|David Rooney, illustration for 'Rogue Male' by Geoffrey Household, Folio Soc, 2013|
I have a book called 'This Enchanted Isle'. The author, Peter Woodcock, was apparently taught by Bawden and himself taught for many years at Camberwell. Aside from that I know nothing about him, but I love this book. It is everything an art history book is not supposed to be. You might call it anti-academic in its joyous mixing-up of artists, writers and film makers spanning two centuries.
|'This Enchanted Isle', Peter Woodcock, Gothic Image Pub. 2000|
Instead of reading it as one would an art history book, looking for analysis and explanation and a clearer sense of how x fits with y, I dipped into it before going to sleep, reading a chapter here and a paragraph there. Gradually I realised that this wasn't a conventional book with a thesis but one built around mood, feeling and suggestion. The author had evidently spent years reading, watching and studying the various writers and artists, and wanted to share both his enthusiasm and his sense of a connection between disparate creative minds.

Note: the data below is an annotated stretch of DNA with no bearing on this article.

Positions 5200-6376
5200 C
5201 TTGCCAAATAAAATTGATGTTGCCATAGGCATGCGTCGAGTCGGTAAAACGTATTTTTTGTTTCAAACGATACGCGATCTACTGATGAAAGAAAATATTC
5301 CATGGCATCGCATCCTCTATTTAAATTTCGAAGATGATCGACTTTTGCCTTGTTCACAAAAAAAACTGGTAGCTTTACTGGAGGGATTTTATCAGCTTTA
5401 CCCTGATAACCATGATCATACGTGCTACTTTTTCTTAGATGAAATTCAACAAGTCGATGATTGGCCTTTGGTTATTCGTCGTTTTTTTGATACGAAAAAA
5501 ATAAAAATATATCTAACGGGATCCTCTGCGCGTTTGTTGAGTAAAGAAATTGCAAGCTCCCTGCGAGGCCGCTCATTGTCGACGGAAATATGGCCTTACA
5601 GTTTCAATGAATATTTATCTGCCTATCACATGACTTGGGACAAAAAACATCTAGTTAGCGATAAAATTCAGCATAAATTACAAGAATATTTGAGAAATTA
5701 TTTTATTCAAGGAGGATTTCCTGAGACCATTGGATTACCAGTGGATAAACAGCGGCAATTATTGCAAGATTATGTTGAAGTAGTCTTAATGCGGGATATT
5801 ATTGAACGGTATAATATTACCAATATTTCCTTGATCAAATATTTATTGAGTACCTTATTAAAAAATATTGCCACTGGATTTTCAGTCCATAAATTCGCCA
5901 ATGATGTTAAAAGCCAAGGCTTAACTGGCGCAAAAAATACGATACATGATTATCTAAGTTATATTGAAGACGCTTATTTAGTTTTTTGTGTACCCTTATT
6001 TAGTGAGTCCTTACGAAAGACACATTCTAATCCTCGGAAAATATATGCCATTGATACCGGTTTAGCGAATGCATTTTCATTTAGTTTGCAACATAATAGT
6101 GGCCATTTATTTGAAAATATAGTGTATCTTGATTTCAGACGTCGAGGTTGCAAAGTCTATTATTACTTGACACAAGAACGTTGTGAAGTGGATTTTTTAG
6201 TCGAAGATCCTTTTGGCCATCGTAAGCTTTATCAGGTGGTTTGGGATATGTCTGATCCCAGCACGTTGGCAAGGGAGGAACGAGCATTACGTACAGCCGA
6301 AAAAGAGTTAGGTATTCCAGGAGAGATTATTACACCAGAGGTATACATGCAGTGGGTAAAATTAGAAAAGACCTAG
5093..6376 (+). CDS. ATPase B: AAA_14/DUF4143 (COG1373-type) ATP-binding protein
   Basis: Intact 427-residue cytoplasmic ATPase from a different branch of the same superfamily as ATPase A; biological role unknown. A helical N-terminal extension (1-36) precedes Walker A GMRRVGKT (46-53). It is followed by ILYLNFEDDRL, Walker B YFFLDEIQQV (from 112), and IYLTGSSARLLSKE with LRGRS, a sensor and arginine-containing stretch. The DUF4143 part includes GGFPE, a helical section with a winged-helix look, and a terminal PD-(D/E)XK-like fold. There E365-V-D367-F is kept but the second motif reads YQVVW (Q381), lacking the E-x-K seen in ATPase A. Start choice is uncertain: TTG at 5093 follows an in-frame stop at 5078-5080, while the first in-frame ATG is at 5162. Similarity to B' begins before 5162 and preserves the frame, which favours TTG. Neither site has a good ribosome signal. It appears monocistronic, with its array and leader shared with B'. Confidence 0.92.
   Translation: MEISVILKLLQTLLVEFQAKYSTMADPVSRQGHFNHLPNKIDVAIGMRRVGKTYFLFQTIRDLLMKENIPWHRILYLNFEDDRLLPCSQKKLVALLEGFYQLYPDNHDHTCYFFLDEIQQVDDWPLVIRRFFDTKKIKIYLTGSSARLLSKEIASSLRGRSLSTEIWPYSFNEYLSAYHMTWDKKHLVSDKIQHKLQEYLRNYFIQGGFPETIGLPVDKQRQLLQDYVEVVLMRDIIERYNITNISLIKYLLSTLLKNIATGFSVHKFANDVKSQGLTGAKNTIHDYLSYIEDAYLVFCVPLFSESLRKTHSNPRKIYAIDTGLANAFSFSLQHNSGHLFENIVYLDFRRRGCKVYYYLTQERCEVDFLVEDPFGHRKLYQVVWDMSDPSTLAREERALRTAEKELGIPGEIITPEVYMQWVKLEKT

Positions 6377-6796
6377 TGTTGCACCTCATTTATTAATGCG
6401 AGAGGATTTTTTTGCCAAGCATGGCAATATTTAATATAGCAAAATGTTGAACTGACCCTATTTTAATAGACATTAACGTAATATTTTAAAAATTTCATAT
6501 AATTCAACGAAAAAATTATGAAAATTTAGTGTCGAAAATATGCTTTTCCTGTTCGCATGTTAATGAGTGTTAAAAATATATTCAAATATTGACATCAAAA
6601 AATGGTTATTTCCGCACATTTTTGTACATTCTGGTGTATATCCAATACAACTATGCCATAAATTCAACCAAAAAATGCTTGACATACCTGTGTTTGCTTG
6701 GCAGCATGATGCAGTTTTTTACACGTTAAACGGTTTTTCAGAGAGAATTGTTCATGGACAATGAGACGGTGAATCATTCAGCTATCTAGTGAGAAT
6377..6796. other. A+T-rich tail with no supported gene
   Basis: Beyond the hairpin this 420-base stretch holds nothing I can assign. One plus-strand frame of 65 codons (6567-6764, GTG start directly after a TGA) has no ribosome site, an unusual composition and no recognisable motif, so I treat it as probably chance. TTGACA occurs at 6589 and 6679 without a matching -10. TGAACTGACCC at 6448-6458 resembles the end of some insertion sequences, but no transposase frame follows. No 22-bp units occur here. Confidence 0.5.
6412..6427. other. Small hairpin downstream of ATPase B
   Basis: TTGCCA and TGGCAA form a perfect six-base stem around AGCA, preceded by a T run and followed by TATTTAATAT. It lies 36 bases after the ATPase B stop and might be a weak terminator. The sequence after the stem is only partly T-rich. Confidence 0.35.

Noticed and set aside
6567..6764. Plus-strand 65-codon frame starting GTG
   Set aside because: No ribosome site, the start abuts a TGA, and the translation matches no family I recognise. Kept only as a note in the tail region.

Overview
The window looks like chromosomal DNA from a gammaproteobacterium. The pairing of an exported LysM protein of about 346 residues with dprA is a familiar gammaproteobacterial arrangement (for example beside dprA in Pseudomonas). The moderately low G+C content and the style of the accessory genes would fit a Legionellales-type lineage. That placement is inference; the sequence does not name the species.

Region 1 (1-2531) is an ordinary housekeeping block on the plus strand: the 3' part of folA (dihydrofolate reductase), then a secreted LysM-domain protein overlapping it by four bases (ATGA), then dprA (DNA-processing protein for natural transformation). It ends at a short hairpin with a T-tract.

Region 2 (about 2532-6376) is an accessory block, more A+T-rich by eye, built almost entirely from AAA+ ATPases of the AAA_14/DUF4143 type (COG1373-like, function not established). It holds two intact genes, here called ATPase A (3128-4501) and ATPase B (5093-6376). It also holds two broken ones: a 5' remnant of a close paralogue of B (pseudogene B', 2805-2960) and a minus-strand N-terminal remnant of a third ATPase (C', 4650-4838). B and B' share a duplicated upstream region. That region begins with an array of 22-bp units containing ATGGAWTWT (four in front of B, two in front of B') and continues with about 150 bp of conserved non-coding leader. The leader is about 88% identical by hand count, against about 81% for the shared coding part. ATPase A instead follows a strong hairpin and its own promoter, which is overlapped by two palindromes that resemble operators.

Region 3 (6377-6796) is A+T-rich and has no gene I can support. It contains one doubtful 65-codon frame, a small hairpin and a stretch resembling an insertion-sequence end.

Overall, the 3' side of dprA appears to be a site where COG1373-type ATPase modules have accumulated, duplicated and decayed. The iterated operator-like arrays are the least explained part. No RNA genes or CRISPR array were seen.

|Graham Sutherland, Entrance to a Lane, 1939 (Tate)|
|John Craxton, Poet in Landscape, 1941|
|William Blake, illustration from 'The First Book of Urizen', 1794|
'These pent twilit views lie snugly within their frames, with framing trees at the sides. Hills hump up at the back, the clouds close in , in the middle more trees gather into a mass, and underneath the sleeping sheep are folded into a mound, the fields of sheaves likewise. Everything is enfolded, cradled, tucked up and oystered...' (English Graphic, p141)
|Samuel Palmer, Drawing for the Bright Cloud, c1831-2 (British Museum)|
Is the urge to bury oneself in the countryside a primal human instinct, a reaction to stress or the prospect of change? Or is it a British - even English - peculiarity? I have no idea, but I'm glad Peter Woodcock wrote his book, and that he found a publisher that shared his enthusiasm.